The nearby beaches at several of the Pinellas County parks are popular for swimming, windsurfing, picnics, boating, and other water sports. People also come to the beaches to watch the beautiful sunsets over the Gulf of Mexico. Sandy barrier islands off shore shift position over time with the waves and storms. They are accessible by boat and are especially ideal for shell spotting and watching bottlenose dolphins at play. One permanent island, Anclote Key, is a State Park Preserve with a historic lighthouse, bird nesting colonies and pristine beaches.
Tarpon Springs is known for elaborate religious ceremonies hosted by the St. Nicholas Greek Orthodox Church, part of the Greek Orthodox Church, including the January 6 Epiphany, celebration that includes youths diving for a cross and the blessing of the waters and the boats. Since the livelihood of the initial Greek immigrants hinged around the sea and their boats, their attachment to a religious service centered on requesting divine protection for what used to be a highly risky job can be easily explained.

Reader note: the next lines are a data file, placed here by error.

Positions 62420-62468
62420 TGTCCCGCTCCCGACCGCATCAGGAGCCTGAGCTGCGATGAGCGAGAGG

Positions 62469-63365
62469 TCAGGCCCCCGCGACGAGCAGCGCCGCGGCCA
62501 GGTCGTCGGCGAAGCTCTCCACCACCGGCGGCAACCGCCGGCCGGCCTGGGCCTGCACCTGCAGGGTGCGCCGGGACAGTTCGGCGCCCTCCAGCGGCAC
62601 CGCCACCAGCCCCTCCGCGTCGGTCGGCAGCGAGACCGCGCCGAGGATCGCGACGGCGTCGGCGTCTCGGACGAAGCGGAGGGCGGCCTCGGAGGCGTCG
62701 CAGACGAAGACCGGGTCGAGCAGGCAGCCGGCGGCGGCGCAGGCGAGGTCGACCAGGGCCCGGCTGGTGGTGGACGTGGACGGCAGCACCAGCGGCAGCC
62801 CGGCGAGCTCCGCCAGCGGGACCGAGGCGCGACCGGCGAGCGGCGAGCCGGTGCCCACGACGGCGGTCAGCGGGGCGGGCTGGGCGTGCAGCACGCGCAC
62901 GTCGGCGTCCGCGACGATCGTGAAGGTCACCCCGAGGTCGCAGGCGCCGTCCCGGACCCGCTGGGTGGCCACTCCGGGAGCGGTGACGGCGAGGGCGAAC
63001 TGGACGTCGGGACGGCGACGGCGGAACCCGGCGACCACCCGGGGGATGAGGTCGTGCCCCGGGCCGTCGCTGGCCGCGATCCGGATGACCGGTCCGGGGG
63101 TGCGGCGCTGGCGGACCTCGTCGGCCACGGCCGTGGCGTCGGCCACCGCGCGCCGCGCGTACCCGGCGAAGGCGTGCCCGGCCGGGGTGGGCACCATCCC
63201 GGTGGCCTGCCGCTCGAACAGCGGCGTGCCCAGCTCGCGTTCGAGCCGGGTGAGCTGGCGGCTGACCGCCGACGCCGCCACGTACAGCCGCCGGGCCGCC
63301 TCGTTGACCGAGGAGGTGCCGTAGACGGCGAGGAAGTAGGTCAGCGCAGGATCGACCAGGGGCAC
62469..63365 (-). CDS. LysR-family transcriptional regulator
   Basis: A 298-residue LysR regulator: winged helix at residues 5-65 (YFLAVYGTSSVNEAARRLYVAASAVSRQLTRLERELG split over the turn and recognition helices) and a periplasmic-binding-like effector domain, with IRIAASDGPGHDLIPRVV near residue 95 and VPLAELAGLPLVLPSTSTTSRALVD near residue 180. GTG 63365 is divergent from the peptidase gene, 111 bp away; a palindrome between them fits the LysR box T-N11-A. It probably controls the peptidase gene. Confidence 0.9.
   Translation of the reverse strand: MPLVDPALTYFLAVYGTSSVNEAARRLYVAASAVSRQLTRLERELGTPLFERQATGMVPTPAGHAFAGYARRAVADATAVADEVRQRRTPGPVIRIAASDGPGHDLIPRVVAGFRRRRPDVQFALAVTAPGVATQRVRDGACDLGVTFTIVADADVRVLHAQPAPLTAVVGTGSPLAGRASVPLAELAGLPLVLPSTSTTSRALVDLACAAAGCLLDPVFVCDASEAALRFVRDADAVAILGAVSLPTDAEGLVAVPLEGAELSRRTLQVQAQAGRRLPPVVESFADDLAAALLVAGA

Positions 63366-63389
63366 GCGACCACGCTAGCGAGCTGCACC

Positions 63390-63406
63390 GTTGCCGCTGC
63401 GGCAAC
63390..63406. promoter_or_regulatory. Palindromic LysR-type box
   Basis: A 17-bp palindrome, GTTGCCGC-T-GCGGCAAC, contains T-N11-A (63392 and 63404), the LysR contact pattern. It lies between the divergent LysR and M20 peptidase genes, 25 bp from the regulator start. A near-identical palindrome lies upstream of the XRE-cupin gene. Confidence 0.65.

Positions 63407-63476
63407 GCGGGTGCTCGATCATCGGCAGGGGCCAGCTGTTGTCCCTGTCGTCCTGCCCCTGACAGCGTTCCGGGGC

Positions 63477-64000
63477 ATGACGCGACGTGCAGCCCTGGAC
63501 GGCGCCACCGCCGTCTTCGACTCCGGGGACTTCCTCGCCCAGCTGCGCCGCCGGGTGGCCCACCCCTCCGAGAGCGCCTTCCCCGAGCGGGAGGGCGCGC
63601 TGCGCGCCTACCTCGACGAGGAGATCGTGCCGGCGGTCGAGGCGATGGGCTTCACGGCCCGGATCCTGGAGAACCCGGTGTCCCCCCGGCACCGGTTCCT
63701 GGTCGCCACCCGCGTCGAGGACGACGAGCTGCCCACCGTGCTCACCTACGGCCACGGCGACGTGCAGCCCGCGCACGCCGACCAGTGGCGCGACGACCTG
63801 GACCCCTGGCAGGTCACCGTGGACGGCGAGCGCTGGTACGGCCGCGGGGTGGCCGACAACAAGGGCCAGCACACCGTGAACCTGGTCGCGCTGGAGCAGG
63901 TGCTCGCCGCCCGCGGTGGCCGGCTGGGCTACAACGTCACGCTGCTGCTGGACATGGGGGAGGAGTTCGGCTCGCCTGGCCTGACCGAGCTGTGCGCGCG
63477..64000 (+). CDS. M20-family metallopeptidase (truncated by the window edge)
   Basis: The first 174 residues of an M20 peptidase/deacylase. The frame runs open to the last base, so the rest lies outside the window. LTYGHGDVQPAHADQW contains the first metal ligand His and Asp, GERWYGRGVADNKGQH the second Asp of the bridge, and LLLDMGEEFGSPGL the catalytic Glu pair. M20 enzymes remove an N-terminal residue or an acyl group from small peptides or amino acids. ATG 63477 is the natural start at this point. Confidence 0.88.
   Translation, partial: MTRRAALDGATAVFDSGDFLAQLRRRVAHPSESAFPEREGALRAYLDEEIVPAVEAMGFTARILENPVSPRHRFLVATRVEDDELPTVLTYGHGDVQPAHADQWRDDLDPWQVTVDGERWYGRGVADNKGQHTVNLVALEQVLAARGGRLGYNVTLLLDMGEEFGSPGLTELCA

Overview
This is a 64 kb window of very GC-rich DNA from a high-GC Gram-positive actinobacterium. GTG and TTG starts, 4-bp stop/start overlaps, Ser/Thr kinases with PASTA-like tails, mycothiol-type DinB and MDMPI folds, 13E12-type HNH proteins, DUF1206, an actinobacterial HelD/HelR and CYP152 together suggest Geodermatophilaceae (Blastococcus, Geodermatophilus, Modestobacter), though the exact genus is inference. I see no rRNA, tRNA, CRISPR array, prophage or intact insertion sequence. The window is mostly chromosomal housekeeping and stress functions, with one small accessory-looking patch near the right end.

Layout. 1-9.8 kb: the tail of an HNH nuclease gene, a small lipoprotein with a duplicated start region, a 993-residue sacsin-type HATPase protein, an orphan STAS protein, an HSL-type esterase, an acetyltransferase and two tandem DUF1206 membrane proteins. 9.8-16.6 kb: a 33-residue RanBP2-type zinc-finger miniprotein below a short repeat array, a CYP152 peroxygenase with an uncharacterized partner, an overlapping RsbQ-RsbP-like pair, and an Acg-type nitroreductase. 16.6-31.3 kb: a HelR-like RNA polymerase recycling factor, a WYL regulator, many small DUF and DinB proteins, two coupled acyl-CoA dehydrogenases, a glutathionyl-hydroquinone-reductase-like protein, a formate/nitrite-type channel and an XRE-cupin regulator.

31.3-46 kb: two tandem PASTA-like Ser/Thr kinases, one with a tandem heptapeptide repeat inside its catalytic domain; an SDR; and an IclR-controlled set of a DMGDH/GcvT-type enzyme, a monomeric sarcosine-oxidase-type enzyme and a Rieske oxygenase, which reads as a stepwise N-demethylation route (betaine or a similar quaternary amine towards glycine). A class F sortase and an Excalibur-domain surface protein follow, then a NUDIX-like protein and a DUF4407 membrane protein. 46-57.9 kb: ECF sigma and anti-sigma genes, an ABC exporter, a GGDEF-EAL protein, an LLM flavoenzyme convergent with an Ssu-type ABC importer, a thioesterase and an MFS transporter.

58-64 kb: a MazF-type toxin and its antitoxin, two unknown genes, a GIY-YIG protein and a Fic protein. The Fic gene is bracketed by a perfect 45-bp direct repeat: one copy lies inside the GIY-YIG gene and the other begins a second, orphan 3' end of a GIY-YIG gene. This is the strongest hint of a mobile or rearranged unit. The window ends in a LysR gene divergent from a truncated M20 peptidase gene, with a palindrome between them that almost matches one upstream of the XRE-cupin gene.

The celebration attracts Greek Americans from across the country, and the city's population is known to triple in size for that day. The Metropolitan of Atlanta usually presides over the blessings, sometimes joined by the Archbishop of America. The blessings conclude with the ceremonial throwing of a wooden cross into the city's Spring Bayou, and boys ages 16 to 18 dive in to retrieve it: whoever recovers the cross is said to be blessed for a full year. Following the blessings, the celebration moves to the Sponge Docks where food and music are made part of the festivities.
On January 6, 2006, the 100th anniversary celebration of the Epiphany services in Tarpon Springs was the occasion for a visit by Bartholomew I, the Patriarch of Constantinople, who is considered "first among equals" of all hierarchs of the Orthodox Church. He presided over the Epiphany services in one of the few visits to America by an Ecumenical Patriarch.